A deletion canary: testing your S3 bucket permissions

At Wellcome, we have a pair of S3 buckets (one primary, one replica) that hold the Collection’s digital archives. Once something is written to the archive, it should be stored permanently, so we want to ensure that people can’t overwrite or delete objects in those buckets.

There are lots of mechanisms in S3 to enforce this sort of policy:

In practice, it would be safest to do a combination of all three: if one fails, the others will still protect you. But how do you test that you’ve configured these protections correctly?

If we want to be completely sure, we should try to delete something, and see what happens. But everything in the bucket is part of the archive, so this is quite risky – if we try to delete a file, and the permissions are wrong, we’ve just deleted an archive file. That’s exactly what we want to avoid!

So instead, in the root of both buckets, we have a file called for_delete_permissions_testing.txt. It’s a canary that we can test with – it exists solely so we can try to delete it.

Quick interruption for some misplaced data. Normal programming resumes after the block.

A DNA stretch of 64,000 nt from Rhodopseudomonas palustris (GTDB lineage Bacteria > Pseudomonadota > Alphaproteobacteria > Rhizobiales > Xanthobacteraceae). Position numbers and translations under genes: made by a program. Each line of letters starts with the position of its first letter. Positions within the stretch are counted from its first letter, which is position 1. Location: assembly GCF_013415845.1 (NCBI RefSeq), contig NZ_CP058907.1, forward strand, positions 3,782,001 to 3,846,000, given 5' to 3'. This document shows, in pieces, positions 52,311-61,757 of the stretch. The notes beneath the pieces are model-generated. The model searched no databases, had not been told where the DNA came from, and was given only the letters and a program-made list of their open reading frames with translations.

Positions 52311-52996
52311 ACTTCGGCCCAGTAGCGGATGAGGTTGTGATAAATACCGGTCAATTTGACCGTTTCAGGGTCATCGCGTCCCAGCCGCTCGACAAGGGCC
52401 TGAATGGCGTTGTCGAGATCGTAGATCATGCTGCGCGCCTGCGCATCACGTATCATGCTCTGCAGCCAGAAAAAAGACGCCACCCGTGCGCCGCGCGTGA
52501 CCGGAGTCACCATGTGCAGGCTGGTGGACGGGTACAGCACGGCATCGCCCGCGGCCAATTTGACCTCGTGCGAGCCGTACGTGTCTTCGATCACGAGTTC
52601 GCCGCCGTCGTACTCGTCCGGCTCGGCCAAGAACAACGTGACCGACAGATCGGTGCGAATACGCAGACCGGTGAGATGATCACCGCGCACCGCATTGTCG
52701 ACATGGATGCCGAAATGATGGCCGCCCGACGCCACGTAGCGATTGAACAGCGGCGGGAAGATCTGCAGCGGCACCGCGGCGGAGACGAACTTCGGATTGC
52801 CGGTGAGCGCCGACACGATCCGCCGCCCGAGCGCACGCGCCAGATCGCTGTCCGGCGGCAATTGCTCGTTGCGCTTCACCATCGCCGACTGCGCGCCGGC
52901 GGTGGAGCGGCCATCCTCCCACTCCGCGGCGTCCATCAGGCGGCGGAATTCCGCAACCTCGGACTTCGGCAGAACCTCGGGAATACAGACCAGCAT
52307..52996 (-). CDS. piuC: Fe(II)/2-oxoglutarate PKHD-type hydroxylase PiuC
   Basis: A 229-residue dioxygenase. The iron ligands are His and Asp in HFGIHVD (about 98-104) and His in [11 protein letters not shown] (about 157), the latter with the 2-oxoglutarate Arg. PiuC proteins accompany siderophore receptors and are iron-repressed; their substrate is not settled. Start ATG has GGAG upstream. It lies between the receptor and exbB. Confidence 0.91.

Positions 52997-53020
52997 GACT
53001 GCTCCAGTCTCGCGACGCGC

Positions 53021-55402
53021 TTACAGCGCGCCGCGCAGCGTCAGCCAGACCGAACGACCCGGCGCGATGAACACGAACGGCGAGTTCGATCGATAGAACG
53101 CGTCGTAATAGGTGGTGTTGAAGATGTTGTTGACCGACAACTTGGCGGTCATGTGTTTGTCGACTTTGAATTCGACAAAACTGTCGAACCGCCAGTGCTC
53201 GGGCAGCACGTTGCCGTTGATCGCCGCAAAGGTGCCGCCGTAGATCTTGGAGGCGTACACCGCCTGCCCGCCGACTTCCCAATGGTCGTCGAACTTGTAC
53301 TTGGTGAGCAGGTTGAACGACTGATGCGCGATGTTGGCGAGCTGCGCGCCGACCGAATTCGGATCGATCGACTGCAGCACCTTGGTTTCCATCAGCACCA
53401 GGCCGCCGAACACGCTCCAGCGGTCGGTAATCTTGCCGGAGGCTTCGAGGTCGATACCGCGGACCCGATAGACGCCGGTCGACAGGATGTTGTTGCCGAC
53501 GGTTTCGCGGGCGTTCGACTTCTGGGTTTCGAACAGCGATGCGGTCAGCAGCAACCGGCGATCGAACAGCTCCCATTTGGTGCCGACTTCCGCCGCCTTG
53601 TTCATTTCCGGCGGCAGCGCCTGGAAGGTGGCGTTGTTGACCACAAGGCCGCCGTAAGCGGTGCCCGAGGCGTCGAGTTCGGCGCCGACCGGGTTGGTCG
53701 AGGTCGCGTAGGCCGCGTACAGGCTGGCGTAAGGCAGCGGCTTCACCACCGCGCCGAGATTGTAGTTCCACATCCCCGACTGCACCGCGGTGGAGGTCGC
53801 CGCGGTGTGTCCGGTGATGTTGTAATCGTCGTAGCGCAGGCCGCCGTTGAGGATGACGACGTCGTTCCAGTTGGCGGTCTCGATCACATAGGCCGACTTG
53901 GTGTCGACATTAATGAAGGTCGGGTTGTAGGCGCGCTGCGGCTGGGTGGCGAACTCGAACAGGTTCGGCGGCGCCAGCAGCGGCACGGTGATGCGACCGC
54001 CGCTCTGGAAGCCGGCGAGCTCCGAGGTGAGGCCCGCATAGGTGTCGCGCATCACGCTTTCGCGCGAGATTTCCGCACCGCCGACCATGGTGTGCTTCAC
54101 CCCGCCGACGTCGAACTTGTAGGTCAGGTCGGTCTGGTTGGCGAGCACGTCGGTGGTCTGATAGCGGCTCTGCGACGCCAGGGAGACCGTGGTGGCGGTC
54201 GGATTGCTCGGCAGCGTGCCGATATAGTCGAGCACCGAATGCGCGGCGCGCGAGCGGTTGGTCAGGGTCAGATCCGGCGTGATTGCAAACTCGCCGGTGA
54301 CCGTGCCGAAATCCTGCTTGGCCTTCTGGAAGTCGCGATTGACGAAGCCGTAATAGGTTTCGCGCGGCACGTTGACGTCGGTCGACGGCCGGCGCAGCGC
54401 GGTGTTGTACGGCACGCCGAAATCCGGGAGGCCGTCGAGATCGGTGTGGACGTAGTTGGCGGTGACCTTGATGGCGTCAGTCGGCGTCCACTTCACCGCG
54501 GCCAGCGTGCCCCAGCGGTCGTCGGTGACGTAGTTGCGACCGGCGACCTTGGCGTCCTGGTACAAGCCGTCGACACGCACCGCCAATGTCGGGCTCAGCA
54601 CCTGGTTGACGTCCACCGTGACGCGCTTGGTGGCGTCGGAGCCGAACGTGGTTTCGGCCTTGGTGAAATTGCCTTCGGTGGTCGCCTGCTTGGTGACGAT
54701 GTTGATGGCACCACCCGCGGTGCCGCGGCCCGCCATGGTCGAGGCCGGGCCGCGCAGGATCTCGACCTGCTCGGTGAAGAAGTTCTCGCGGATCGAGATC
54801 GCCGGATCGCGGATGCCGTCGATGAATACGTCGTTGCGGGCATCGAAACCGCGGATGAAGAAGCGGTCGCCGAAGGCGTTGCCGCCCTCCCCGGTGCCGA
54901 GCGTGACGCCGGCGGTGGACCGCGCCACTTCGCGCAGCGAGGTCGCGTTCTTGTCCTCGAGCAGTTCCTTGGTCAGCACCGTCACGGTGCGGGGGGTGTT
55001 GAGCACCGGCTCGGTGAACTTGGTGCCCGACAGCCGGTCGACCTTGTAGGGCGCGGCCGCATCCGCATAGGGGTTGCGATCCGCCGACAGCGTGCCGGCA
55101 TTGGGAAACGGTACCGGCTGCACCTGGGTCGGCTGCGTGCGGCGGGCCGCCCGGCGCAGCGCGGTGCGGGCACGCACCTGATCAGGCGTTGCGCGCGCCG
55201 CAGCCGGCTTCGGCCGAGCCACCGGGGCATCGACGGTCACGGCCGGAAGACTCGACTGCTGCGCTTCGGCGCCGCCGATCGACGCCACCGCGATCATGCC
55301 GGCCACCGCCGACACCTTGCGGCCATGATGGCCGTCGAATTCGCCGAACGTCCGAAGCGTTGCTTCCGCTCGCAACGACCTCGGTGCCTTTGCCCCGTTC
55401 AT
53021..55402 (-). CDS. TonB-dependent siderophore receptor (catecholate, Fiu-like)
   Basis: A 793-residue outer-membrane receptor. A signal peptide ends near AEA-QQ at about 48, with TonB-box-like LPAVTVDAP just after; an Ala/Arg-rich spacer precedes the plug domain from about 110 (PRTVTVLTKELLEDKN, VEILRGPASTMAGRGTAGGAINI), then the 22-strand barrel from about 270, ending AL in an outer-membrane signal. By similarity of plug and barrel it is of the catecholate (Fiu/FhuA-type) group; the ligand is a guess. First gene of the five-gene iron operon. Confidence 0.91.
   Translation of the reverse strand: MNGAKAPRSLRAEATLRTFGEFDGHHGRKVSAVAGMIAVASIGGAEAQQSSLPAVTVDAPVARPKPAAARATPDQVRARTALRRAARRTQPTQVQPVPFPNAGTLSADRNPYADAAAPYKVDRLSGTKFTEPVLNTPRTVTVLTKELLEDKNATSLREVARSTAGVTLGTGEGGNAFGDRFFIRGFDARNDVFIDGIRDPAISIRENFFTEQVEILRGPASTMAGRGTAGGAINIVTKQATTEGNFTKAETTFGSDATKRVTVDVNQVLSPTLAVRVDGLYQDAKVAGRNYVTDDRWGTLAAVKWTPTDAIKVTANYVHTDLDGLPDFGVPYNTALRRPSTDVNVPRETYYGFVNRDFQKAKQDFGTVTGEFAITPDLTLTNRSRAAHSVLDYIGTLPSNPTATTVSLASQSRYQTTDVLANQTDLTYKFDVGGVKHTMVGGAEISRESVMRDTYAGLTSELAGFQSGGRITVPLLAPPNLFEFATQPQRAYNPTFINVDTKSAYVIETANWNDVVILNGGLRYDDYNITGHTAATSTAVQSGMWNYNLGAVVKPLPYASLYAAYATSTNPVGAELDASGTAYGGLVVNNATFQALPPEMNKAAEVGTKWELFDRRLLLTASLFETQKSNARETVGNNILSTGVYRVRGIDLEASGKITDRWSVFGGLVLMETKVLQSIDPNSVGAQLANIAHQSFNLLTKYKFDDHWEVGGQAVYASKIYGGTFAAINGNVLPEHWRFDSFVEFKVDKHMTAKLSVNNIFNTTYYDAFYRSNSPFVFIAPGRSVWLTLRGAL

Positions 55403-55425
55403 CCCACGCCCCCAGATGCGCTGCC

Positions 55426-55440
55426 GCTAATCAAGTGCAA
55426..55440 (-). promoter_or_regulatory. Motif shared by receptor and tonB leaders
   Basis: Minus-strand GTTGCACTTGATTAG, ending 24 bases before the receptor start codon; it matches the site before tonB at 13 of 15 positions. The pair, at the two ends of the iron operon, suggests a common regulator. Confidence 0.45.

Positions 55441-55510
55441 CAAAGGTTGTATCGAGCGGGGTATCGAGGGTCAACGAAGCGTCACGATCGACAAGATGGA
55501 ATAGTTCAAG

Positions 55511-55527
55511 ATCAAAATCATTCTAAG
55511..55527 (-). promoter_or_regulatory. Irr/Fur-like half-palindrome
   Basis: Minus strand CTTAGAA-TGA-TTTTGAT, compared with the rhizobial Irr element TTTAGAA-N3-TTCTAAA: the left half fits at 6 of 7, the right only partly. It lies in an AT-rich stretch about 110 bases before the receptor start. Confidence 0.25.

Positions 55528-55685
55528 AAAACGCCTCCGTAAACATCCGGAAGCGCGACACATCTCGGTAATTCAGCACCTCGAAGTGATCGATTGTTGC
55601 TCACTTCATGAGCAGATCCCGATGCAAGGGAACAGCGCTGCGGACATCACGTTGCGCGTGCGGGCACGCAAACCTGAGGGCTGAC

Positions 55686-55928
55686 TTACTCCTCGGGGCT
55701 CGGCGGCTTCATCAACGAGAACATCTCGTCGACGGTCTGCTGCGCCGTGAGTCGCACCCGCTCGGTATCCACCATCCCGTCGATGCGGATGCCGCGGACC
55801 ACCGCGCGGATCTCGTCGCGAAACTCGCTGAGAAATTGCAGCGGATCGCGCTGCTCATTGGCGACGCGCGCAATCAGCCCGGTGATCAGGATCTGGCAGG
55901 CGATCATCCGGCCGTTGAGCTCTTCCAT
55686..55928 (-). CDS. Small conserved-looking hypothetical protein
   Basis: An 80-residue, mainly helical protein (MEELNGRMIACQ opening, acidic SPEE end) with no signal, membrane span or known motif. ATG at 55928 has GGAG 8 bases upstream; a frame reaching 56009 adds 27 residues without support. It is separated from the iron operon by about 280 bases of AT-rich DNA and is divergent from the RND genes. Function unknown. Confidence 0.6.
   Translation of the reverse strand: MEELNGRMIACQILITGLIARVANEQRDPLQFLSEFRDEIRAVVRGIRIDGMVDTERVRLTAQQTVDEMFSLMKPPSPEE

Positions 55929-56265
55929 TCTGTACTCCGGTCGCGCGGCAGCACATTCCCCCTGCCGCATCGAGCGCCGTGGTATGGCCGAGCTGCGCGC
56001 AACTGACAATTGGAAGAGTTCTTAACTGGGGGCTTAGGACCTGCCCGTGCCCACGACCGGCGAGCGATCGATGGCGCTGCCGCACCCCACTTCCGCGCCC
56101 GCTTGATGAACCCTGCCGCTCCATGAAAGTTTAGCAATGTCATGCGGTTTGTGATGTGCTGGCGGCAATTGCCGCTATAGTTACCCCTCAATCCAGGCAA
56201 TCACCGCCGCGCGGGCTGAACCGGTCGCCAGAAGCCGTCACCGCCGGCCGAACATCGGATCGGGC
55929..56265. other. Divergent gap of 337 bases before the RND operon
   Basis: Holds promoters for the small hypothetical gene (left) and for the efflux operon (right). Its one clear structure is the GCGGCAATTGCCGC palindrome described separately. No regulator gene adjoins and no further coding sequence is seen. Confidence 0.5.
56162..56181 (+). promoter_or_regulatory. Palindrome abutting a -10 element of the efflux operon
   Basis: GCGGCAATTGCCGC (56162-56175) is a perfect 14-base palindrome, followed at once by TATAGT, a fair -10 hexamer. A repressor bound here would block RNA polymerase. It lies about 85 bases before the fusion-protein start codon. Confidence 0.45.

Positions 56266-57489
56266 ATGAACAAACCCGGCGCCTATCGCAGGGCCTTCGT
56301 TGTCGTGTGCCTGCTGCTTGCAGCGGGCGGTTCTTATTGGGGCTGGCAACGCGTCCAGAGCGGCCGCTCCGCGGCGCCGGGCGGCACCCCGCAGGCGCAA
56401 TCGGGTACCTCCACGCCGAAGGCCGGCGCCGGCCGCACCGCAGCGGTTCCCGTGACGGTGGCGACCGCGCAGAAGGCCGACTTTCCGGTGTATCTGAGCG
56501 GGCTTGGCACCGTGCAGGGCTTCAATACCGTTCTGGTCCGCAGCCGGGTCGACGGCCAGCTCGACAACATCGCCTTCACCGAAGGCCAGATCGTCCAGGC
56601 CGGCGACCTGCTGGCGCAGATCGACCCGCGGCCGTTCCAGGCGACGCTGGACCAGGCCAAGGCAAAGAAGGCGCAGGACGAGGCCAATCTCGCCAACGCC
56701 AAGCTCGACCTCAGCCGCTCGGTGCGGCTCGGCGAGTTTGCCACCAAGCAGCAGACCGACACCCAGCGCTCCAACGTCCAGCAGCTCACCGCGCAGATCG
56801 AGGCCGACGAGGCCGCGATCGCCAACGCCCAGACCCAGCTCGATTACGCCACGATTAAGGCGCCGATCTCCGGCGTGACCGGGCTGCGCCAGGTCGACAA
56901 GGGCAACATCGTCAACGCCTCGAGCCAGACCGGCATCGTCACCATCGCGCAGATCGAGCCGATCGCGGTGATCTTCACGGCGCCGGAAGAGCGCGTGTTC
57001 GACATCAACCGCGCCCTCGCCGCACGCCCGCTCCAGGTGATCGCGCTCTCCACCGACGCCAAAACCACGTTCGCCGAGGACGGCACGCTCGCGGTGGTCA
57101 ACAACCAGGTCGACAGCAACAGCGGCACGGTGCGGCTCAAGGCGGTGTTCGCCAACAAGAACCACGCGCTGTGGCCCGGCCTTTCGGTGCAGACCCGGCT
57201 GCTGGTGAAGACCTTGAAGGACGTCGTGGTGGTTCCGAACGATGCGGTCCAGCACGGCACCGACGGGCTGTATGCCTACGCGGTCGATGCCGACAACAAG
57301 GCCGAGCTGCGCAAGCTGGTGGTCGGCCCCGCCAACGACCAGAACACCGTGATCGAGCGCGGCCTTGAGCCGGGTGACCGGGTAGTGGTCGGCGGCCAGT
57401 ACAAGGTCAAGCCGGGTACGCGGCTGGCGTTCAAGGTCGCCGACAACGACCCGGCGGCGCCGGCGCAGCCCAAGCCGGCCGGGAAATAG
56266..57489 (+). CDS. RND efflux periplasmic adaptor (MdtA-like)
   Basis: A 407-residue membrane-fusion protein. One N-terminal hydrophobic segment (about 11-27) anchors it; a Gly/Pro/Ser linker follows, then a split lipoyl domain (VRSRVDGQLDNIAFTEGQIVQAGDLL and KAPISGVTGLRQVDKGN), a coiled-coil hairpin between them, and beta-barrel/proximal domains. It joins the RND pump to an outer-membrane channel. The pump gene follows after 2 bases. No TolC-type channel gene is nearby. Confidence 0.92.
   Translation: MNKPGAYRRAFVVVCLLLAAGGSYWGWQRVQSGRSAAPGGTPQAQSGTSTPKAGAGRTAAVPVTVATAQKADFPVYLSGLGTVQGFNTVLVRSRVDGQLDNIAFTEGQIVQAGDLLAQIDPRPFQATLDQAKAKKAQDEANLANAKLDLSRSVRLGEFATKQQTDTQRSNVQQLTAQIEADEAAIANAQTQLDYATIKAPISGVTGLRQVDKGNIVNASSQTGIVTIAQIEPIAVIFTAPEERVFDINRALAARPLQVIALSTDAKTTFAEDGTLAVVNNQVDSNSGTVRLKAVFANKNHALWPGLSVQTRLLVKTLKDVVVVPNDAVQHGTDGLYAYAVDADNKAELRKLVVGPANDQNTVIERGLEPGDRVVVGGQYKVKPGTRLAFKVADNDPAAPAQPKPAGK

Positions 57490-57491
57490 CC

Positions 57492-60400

If we can’t, great, everything is fine.

If we can, losing a copy of this file is less bad than deleting part of the archive.

A file listing in the S3 console. Four files are listed: three folders, and one text file highlighted in blue.

What if somebody comes across this file in a decade’s time, and wonders what it’s for? Then they can download it, and read the text inside the file, which explains what I just explained above.

This isn’t the only way we can test our delete protections, but it’s one of my favourites. It’s as close to a real deletion as possible, without risking any of the real data.